Community Research and Development Information Service - CORDIS

Successor programme


Programme funding

EUR 1,09 million
To gain better understanding of the physiological ageing processes occurring at the level of the whole individual; to study mechanisms underlying age-related functional decline; to improve existing extracorporeal oxygenator devices and to develop alternative ones; and to monitor the incidence and prevalence of congenital abnormalities with a view to allowing early institution of possible remedial measures.


Based on experience gained in exploratory activities, the CREST subcommittee "Comite de Recherche Medicale" (CRM) suggested as components of the first programme of concerted research actions, three projects related to the fields of cellular ageing, extracorporeal oxygenation and registration of congenital abnormalities.
Within the limits of the Community's powers, the function of the CRM, in order to ensure the implementation of the Council resolution of 14 January 1974 (Official Journal No C 7 of 29.1.1974) on the coordination of national policies in the field of science and technology, was to advise and assist CREST on the scientific and technical aspects of research and development in the fields of medicine and public health.

The Council adopted three multiannual concerted actions in these fields, by considering the feasibility of coordination, and by taking into account the relevant activities of appropriate international organizations such as WHO, OECD, Council of Europe, European Medical Research Councils, European Science Foundation, etc.

The concerted action approach was selected, because it was felt that concerted actions in different areas would help to act as crystallizing points for developing a common policy, given the fact that medical research policies in the various Member States remained widely diversified and based on non-comparable structures.


Three concerted actions:

- Registration of congenital abnormalities and twins (EUROCAT), Council Decision 78/167/EEC:
. Registration of congenital malformations as well as of inherited biochemical and chromosome abnormalities in selected regions of the Community (progressively extended to abnormalities of the nervous system, Down's syndrome, gross abnormalities of the limbs, multiple abnormalities, phenylketonuria and coeliac disease);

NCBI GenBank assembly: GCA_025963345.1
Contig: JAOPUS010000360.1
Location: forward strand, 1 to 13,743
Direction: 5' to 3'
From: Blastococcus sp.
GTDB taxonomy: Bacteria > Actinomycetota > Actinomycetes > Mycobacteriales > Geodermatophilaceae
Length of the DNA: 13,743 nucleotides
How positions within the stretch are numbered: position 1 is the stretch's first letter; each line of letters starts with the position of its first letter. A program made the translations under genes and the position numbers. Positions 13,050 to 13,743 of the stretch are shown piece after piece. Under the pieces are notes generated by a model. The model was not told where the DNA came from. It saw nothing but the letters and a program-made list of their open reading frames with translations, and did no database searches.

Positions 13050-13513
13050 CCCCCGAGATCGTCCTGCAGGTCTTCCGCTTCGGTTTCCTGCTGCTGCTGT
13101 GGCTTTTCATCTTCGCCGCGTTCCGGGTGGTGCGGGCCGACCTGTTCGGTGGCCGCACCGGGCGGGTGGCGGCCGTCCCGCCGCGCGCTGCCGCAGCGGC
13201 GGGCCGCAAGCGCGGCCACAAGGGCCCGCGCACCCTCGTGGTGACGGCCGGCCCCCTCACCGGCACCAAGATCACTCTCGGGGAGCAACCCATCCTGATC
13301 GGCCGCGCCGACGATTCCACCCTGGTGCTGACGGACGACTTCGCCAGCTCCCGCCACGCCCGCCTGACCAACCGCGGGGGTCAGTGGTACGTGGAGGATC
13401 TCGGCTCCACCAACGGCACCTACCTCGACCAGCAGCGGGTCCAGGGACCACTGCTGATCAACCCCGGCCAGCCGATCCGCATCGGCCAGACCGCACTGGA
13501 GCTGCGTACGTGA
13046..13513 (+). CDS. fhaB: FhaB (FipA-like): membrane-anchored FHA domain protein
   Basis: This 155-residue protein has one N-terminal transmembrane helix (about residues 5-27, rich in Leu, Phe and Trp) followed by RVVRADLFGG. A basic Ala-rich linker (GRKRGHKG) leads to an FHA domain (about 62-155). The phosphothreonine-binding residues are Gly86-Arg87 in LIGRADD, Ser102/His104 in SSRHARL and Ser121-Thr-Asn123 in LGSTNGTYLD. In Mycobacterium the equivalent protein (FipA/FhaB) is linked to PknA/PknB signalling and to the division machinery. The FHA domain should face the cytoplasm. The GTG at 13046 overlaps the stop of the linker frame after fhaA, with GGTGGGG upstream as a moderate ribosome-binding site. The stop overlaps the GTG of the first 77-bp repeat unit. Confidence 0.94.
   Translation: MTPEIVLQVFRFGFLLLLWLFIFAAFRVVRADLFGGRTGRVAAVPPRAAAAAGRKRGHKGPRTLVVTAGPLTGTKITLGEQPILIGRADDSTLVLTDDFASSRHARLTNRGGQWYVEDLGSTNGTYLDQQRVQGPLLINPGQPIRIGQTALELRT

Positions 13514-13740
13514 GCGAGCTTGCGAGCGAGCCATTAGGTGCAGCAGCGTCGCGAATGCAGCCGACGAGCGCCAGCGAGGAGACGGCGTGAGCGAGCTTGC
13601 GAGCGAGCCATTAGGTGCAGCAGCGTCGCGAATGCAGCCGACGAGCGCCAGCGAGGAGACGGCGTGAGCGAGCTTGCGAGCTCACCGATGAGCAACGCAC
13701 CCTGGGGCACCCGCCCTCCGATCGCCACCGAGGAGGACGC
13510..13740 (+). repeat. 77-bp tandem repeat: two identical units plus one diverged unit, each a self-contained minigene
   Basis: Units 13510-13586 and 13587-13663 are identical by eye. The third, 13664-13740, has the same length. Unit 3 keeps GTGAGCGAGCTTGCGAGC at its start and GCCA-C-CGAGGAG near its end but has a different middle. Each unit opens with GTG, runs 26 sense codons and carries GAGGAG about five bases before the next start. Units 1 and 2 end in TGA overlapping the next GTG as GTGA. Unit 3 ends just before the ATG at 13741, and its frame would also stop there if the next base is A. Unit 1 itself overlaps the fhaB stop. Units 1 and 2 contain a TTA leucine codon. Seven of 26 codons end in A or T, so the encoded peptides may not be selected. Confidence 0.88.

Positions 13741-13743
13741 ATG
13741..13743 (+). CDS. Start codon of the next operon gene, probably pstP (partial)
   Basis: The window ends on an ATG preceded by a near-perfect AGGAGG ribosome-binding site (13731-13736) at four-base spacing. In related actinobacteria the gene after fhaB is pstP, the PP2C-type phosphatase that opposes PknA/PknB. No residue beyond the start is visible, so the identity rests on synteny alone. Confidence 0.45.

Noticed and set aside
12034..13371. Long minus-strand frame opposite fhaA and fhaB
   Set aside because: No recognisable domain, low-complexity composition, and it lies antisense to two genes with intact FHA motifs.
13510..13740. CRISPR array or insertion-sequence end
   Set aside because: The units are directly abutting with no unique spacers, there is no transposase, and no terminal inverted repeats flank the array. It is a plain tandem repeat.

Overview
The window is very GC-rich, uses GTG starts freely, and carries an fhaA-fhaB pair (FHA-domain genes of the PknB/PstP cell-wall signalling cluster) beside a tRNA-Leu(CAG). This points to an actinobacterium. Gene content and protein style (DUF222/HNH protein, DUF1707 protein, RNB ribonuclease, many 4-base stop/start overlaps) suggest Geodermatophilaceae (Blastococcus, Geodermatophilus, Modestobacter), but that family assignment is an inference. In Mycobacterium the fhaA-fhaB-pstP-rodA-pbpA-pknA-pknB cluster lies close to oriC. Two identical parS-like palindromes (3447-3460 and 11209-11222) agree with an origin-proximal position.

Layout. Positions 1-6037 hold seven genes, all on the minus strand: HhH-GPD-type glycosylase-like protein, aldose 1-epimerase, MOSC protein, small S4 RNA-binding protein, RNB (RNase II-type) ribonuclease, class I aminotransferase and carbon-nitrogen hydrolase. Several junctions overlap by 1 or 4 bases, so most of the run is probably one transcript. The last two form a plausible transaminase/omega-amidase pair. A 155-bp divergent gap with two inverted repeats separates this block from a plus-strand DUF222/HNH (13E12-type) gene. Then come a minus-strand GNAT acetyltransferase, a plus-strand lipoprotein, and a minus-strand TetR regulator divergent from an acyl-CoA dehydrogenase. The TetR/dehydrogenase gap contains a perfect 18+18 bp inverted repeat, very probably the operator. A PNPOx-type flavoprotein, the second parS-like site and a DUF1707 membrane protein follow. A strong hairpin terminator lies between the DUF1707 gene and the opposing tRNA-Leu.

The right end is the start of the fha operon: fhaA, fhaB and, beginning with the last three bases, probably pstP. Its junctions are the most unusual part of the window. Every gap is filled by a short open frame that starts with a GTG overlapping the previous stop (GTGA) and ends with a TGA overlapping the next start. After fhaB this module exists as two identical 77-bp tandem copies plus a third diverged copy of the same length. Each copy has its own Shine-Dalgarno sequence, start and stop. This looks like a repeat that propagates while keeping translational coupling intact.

. Registration of twins and multiple pregnancies in selected regions of the Community;
. Relevant methodological studies in order to obtain an optimal coordination of both existing national registers and registration procedures;

- Cellular ageing and decreased functional capacity of organs (EURAGE), Council Decision 78/168/EEC:
. Cellular basis of liver ageing:
. Biophysical and biochemical studies at organ, cellular and subcellular level of the progressive age-associated functional alterations, including comparative studies in other cell types;
. Immune response during ageing:
. Oriented studies both in animals and, to a limited extent, in humans of the age-induced changes in the immune system with emphasis on immunodeficiencies and possibilities of therapy;
. Ageing of the crystalline lens:
Physiological, morphological and biochemical studies in human and animal tissues of the age-related functional alterations leading to senile cataracts;

- Extracorporeal oxygenation (EUROXY), Council Decision 78/169/EEC:
. Continuous improvement in performance of present oxygenator principles with respect to the limitations set by diffusion resistance and blood trauma;
. Continuous development of alternative oxygenation principles and testing for their clinical applicability;
. Development of methods for continuous control and dynamic compensation of the patient's respiratory, circulatory and metabolic deficiencies.


The concerted action method implied that the actual research is decided upon, carried out and totally financed by national institutes, and the Commission only provided and organized coordination. In terms of budget, the total cost of a concerted action is the sum of all national contributions plus the Commission's contribution for coordination.

It had been felt desirable that non-Member States, particularly European ones, should be welcome to be associated with the concerted actions. This was made possible through participation, at their own cost, within the framework of COST (European Cooperation in the field of Scientific and technical Research).
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